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Cytomegalovirus persistence in macrophages and endothelial cells.

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  • 1Department of Molecular Microbiology and Immunology, Oregon Health Sciences University Portland, USA.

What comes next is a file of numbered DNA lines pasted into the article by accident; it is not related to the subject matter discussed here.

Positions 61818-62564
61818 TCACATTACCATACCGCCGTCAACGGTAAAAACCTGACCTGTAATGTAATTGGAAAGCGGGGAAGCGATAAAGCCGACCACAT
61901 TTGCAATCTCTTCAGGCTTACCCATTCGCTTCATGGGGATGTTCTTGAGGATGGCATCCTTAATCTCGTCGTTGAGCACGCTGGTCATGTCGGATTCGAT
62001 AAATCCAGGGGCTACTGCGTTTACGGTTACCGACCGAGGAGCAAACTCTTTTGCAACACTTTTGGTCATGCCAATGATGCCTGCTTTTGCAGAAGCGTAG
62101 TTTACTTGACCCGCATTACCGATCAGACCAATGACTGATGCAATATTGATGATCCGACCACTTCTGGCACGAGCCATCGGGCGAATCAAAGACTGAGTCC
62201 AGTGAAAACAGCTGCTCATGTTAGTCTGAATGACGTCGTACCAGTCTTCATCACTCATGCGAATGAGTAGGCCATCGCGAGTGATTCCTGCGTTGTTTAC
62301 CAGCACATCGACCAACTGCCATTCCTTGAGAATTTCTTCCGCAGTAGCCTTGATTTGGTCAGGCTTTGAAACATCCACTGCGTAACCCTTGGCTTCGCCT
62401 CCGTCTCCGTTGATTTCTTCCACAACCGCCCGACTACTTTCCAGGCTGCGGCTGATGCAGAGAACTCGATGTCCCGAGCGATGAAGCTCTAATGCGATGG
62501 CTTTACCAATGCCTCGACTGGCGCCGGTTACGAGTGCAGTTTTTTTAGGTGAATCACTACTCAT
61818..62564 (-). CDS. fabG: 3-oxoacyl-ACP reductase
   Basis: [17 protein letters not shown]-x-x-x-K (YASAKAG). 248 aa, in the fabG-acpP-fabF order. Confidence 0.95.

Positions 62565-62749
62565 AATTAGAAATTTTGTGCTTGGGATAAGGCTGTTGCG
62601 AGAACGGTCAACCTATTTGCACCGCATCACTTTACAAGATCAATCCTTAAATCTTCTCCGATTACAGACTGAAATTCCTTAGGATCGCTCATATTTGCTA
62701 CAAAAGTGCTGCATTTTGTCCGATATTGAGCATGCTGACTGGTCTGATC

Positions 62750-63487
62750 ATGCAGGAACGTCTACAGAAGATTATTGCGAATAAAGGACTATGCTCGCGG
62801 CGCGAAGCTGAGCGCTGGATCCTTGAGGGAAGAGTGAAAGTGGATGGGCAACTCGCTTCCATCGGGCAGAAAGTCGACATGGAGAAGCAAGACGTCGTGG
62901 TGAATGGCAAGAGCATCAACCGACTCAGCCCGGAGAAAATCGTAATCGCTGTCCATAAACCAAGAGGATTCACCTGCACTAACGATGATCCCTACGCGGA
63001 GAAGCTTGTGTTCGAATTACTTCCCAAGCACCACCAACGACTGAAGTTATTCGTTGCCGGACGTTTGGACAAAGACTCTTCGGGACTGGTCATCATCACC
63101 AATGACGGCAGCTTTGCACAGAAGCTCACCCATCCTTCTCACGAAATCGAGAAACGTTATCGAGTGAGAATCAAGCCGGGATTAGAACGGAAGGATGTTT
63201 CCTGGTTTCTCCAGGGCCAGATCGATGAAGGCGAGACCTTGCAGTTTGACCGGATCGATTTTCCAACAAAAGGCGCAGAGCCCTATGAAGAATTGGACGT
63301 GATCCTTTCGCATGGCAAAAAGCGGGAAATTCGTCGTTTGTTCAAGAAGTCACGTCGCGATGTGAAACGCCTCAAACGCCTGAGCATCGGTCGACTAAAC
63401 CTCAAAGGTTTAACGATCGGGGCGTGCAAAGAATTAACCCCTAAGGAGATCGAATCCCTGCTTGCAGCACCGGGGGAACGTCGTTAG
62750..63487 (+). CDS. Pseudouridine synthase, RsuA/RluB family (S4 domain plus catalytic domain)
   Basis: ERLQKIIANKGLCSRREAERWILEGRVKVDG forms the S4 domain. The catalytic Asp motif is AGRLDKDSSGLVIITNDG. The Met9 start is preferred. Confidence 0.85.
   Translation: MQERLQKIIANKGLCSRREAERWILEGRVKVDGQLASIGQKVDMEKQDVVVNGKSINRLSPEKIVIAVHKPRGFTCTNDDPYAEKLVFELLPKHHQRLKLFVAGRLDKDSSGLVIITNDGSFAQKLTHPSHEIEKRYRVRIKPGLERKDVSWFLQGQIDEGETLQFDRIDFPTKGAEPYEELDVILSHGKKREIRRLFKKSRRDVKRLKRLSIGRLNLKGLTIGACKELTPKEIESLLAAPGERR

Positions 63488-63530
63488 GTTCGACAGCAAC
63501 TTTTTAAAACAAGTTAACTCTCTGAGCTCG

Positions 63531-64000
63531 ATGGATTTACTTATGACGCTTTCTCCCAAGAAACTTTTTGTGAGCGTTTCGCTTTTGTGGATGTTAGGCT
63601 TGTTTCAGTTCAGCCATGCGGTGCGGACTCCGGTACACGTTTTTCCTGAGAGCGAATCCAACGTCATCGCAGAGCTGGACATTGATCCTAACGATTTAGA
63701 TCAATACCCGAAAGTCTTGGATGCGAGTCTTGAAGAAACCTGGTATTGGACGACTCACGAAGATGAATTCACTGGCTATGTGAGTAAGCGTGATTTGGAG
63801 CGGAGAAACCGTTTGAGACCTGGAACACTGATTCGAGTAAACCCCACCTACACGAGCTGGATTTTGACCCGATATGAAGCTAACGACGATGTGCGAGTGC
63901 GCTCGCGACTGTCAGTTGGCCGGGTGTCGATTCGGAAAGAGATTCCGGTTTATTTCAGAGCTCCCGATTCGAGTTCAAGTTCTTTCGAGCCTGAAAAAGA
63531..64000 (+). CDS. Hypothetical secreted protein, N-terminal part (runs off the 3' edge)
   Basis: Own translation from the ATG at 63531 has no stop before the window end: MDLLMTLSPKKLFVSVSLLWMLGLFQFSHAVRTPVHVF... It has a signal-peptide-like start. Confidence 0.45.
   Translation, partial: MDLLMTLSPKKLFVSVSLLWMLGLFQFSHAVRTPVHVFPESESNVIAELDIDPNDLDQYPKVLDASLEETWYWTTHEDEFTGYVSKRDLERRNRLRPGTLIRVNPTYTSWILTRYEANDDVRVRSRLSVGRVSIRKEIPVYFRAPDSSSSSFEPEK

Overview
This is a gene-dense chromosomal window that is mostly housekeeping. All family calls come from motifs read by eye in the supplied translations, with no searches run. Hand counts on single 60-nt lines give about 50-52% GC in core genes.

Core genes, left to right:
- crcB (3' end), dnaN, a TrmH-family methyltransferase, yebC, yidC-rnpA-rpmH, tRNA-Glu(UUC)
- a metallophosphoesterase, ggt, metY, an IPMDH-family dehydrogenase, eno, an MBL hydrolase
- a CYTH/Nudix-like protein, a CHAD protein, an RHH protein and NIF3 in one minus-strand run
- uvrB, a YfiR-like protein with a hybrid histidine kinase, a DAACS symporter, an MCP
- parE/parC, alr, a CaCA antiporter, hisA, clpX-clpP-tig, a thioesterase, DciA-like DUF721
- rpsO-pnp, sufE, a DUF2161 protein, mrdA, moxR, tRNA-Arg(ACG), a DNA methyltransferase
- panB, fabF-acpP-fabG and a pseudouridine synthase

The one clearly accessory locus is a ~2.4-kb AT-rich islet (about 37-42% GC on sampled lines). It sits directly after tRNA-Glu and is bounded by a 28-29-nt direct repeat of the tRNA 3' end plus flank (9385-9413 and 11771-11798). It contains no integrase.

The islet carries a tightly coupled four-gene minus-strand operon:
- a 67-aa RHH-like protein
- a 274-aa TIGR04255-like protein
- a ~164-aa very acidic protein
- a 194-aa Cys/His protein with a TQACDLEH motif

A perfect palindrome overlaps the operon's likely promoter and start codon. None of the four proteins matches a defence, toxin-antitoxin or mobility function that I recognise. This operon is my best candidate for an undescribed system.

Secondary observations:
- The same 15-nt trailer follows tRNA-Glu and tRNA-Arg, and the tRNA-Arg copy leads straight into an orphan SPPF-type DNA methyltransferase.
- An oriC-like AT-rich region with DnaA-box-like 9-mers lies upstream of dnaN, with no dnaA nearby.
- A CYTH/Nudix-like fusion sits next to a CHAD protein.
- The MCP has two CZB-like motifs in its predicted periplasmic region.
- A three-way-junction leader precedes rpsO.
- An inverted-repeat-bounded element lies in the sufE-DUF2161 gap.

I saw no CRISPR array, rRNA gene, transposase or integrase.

Although human cytomegalovirus (HCMV) rarely causes overt disease in healthy individuals, the virus can be a serious, even life-threatening problem in immunosuppressed or immune-deficient patients and in the setting of maternofetal primary infection. In recent years knowledge about HCMV pathogenesis has increased significantly. Identification of the cell types infected by HCMV in vivo has demonstrated that monocytes/macrophages and endothelial cells are key elements both in latent and acute infection with HCMV. Both cell types can be involved in systemic spread of virus and specific organ disease. While it has been demonstrated that differentiation of monocytes into macrophages renders these cells permissive to productive HCMV infection, there is presently limited knowledge about the pathogenesis of HCMV in endothelial cells (ECs). These cells represent the physiological interface between blood and tissues, display heterologous phenotypes, and are functionally variable, depending on their respective microanatomic environment. Microvascular ECs are the site of monocyte transmigration into organ tissues and therefore are likely to regulate the activation state of infected monocytes. Recently, macrovascular endothelium is receiving increasing attention due to its possible involvement in atherogenesis. In this overview we present recent findings on the role of monocytes/macrophages and endothelial cells in HCMV infection.

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